Crude Volatility Slips as Futures Rise on Better Refining Margin

Crude options volatility declined as the underlying futures rose on speculation that increasing refinery profits from making gasoline and heating oil will bolster use of the raw material.

Implied volatility for at-the-money January options, a measure of expected futures swings and a key gauge of value, was 18.3 percent at 4:35 p.m. on the New York Mercantile Exchange, down from 18.76 yesterday.

West Texas Intermediate for January delivery climbed 97 cents to $94.49 a barrel on the Nymex. WTI crude for December delivery rose 84 cents to $93.88. December WTI options expire Nov. 15. Futures have averaged $96.92 in the past year.

Oil prices “continue to hover right around the midpoint from the last two years,” Stephen Schork, president of the Schork Group Inc. energy research firm in Villanova, Pennsylvania, said by telephone today. “We essentially had that big pop in prices in the summer, we had that correction and now the market is trying to find a home inside this range. Volatility is going to continue to fall as we settle into this range.”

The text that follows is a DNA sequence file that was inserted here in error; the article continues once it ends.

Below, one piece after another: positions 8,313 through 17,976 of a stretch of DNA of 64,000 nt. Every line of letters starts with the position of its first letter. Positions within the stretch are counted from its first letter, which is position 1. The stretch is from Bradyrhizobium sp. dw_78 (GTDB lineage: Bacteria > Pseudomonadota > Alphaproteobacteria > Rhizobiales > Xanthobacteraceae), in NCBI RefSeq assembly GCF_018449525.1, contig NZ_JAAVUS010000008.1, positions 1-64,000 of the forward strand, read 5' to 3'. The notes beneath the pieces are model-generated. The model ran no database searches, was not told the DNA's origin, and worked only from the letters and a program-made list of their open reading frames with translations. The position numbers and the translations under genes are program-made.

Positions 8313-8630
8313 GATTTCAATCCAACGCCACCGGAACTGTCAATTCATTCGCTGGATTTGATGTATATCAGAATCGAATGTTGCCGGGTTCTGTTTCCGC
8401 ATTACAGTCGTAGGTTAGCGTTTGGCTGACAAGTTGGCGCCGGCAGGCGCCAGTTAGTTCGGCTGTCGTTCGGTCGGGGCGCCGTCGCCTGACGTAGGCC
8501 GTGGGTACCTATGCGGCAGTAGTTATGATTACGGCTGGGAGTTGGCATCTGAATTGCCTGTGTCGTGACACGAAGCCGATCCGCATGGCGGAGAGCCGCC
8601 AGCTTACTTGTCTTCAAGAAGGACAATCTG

Puts protecting against a 10 percent drop in prices dropped to 23.71 percent from 24.52 in the prior session. The skew, or premium of puts over calls, narrowed to 5.69 percent from 6.81 yesterday.

Puts accounted for 54 percent of electronic trading volume today. The most-active options were December $95 calls, which added 4 cents to 21 cents a barrel with 3,896 lots trading as of 4:41 p.m. New York time. December $92 puts dropped 24 cents to 18 cents on volume of 3,065 lots.

Previous Session

In the previous session, puts accounted for 59 percent of the 187,234 lots traded. December $95 calls declined 70 cents to 17 cents a barrel on 9,243 contracts. January $85 puts gained 11 cents to 29 cents on volume of 8,216 lots.

Open interest yesterday was highest for December $80 puts, with 43,234 contracts. Next were December $85 puts with 36,674 lots and December $90 puts with 36,131.

The exchange distributes real-time data for electronic trading and releases information the next business day on open-outcry volume, where the bulk of options activity occurs.

Before it's here, it's on the Bloomberg Terminal.